The sun is my drug. The light spirals the ice sheet and fades only with clouds and thick storms and wind that howls. I could stay awake through this longest of southern days. I could stare into the yellow tent fabric flapping frosted condensation onto my sleeping bag. I could throb in this light forever.
From morning through night, the sun parallels the horizon. Circling and swallowing and erasing time. My eyes are overloaded. Every night I wake in the midnight light believing I’ve slept too long. I wake at two, four, and again at five. In between, I sleep deeply, but I stir. My body wants less sleep; my mind wants more.
In the glow of the tent, my mind slows and slows. But it’s too late; my body hasn’t calmed. The brightness of Antarctica seeps into my brain, turns days into months, and keeps weeks endless. Snow and light and distance engulf me.
I watched the Twin Otter of the British Antarctic Survey bank into the distance this morning, and I thought how close those other worlds are to them. The worlds I knew months ago. The other field camps that seem big enough to be cities.
Then the pilot and his airplane were gone, and the camp was quiet. The wind calm, the shadows dark, the clouds like mountains on the horizon. Here, the days tick like metered numbers. The tent flaps in the wind. This big golden glow glazes the evening. I am left on the ice sheet.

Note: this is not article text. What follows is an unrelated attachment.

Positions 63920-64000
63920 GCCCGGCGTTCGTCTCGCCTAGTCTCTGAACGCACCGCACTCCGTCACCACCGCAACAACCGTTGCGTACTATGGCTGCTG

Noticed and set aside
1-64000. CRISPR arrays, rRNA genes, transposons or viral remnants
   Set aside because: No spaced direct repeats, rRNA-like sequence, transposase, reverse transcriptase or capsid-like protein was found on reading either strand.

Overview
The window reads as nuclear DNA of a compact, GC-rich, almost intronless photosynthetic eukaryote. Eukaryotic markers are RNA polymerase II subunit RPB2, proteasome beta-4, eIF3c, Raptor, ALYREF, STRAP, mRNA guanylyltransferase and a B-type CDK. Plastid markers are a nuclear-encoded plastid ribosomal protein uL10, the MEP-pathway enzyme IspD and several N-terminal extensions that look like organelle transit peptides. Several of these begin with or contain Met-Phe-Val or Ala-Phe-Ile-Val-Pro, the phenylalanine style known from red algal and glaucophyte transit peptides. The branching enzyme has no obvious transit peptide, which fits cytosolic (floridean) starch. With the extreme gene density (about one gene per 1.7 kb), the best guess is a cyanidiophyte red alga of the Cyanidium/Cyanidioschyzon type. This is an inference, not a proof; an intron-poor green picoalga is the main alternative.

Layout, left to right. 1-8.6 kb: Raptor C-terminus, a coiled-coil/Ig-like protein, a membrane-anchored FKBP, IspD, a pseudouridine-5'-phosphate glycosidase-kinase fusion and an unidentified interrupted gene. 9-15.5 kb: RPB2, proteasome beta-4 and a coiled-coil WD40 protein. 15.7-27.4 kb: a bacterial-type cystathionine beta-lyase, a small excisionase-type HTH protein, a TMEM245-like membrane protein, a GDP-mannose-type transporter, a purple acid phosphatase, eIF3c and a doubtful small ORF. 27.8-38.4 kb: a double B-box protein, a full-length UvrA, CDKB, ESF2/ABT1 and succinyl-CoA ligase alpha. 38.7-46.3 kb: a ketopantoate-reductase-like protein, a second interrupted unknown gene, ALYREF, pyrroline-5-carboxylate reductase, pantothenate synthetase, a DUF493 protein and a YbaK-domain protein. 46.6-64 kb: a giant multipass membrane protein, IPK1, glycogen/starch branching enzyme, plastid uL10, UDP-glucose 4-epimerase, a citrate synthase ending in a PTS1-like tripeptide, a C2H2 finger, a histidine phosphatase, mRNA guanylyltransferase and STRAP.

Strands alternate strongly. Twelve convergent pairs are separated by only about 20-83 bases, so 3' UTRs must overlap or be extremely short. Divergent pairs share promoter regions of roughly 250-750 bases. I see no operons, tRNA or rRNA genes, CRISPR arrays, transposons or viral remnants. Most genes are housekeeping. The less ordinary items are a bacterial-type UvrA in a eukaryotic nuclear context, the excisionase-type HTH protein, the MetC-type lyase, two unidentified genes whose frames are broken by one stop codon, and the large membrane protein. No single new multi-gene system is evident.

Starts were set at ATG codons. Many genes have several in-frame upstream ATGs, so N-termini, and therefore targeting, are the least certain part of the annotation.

While I’m grooming the skiway for the next plane, burying the Caterpillar’s tracks deep in snow, building pallets of cargo that drift over in the night, washing dishes, shoveling snow, snow, always more snow, I battle the pattern of wanting. I try to put it aside with patience I don’t have. I wait twelve hours, and twelve more, and soon the mornings to nights and nights to mornings will become weeks and months.
I’ll miss the piercing pastel sky and the glitter of frost flowers growing on the walls of the freezer trench. I’ll miss the quiet hum of the diesel stove and mornings alone with the wind, the sat phone, and the hourly clock calling me to weather observations for the plane that won’t come for weeks. I’ll miss out on the pleasures of red cabbage, radishes, and soft-boiled eggs that arrive by aircraft. The satisfaction of mail, handwritten notes and messages from faraway places. Of the wind on my tent. The warmth of toast and honey after hours of biting cold.
Where else can I find this moment, so haunting and engrossing, so painful?
Our crew of four watches The Big Lebowski and makes White Russians. I write funny letters on half-naked magazine photos of Kate Moss. I listen to Jad Abumrad on Radiolab while bucketing with the loader the five-foot drifts that bury our doors.
In the dark of the science tent, I stare at the electric blue of the computer screen, mesmerized by the neon light of an ended movie. I miss true, pervasive darkness. I yearn for it like I yearn for fruit, unfrozen vegetables, milk, and clean clothes. I’m tired of Carhartt overalls, tired of solar showers, tired of wind on my face. I’m counting the days.
I return to my tent to lie again under two sleeping bags and the low midnight light: the long shadows, the whiskey gold, the clatter of wind. Tomorrow brings the surprise of another day, another encounter with a sameness unlike any other. I’m saturated, overflowing with emptiness.